2 - ONCAT has declined to order disclosure of ( nor deem as a records denial offence a denial of ) SALE-RELATED communications between the Sandyford Place Board & the proposed BUYERS.

( Is that defence here really entitled to deference ?

But this adjudication is being rendered by the Tribunal's Vice Chair. So Mehta v P.C.C. # 389 ( 2020) ONCAT 9 issued April 7 /20 may have been an aberation . . )

background : ON MARCH 10 2020 objector Joan MacDonald had formally requested such & several other items. She reportedly had submitted records requests before, but now apparently her request gets astray after latest new Director receives . . . .

Eventually Ms MacDonald gets this 11 th hour strike out, ONCAT Vice Chair lawyer Patricia McQuaid here accepting the defence erected that "NO SUCH RECORDS EXIST"

xcrpt :" . . .[14] XXX, one of the three members of WCC 96’s board of directors (the “Board”) testified. He described the decision-making process of the Board in listing the property for sale.

He stated that they did retain their lawyer to review the terms of the agreement of purchase and sale, but testified that at this time there is no correspondence between their lawyer and the buyer.

I accept his testimony on this point.

There is, therefore, no documentation to be provided pursuant to this request. . . ." - unquote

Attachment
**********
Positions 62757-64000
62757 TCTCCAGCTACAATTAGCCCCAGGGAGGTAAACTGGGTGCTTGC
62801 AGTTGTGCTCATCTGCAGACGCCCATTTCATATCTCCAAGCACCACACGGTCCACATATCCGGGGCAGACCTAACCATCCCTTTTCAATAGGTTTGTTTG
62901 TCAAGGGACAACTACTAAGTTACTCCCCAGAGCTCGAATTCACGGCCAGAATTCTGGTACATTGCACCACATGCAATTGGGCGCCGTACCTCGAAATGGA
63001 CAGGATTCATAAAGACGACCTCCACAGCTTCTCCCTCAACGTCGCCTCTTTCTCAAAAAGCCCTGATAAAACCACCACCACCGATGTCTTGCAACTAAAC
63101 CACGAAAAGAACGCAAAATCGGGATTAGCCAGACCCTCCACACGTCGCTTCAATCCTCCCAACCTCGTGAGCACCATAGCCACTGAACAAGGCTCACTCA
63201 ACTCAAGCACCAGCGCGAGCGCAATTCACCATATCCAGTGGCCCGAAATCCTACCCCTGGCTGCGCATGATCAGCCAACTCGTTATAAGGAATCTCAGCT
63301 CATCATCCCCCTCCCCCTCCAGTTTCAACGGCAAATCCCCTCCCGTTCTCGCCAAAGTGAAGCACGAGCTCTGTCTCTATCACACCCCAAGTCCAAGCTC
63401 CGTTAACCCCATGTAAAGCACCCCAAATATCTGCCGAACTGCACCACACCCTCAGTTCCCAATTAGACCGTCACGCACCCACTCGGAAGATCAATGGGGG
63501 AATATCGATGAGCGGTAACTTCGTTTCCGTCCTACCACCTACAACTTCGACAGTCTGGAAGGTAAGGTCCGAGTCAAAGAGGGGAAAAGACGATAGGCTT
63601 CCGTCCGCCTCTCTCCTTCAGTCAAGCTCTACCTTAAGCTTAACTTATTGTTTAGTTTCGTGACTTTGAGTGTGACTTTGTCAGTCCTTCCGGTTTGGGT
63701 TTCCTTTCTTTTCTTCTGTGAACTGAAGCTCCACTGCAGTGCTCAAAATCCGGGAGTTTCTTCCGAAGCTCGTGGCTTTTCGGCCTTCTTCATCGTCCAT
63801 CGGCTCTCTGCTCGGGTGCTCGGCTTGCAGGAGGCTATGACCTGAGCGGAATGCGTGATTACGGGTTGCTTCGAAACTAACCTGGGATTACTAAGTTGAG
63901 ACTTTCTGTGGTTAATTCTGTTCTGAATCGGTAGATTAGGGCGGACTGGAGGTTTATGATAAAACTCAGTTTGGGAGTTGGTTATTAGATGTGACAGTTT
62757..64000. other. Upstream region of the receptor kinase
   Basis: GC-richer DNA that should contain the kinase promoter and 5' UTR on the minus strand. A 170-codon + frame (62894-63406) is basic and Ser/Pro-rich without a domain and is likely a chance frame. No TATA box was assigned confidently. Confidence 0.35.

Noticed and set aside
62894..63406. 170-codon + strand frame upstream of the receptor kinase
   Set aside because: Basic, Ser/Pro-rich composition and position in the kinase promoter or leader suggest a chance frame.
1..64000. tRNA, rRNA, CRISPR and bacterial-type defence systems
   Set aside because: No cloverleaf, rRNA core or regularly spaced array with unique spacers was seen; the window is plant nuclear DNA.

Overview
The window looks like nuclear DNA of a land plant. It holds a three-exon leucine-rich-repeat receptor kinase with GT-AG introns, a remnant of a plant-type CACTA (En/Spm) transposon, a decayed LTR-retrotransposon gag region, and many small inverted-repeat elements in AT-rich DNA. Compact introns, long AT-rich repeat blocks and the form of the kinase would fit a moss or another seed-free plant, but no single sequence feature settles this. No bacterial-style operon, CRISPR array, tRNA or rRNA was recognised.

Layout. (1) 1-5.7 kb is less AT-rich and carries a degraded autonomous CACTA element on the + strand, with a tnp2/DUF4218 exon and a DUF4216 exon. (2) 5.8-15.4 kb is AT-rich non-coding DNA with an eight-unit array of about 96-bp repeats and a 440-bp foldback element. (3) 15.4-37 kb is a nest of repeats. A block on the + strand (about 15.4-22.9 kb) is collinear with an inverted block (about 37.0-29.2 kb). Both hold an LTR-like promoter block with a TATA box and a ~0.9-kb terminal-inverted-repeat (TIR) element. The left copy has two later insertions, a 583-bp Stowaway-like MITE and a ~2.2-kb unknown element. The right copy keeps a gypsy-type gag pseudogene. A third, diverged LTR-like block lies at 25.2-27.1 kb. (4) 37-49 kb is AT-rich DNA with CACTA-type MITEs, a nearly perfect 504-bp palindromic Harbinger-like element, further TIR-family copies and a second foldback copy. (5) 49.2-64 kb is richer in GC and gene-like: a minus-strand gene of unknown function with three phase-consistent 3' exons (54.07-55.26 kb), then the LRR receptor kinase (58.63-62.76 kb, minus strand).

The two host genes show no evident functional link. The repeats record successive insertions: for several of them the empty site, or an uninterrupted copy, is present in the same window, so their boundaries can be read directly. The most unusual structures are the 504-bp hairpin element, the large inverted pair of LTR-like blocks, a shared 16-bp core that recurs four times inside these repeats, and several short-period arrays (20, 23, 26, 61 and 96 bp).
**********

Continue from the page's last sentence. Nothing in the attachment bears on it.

MacDonald v W.C.C. # 96 ( 2020 ) ONCAT 14 bearing date Tuesday May 5/20
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Have SANDYFORD PLACE owners voted ? 2020/05/15 18:27  
May 15/20 : With media silent, efforts have been made to find out the vote outcome.

( That's if the 'owner vote' aspect actually occurred at all. Or may have been deferred in some way ? Whether some owners credibly demanded an arms-length financial evaluation PLUS time to meaningfully evaluate such ? How unreasonable would that have been ? )

Anyway on Friday May 8/20 the ONCAT decision above appeared on Dated Tuesday May 5/20, such reported that the Sandyford Place OWNER VOTE component was scheduled for Wednesday May 6th 2020 ).

Wonder if any vote-eligible owners got to read any of it before the scheduled vote could be held ?

Ten votes needed to terminate; seven threatening to withhold contributions unless the vote is YES . . .
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NOT APPROVED - or not yet. Owners rejected SANDYFORD PLACE proposal ( W.C.C.# 96)- s124 2020/05/29 13:34  
again not legal advice.

With thanks to Dan Schneider, Dr Diane Dent & others :

1 - The ( May 6th ) owner vote did NOT approve the termination proposal. TEN YES VOTES would have been needed.

In the course of time other proposals may of course come forward.

The current offer-makers reportedly have an excellent record. And there is believed to be broad support to keep Sandyford Place for future generations ( at least to the extent that municipalities can be induced to enforce heritage easements ).

It's clear that even for a mere 12 units a ( section 124 ) vote raises complexities. It may be the most important vote of any condo community's life.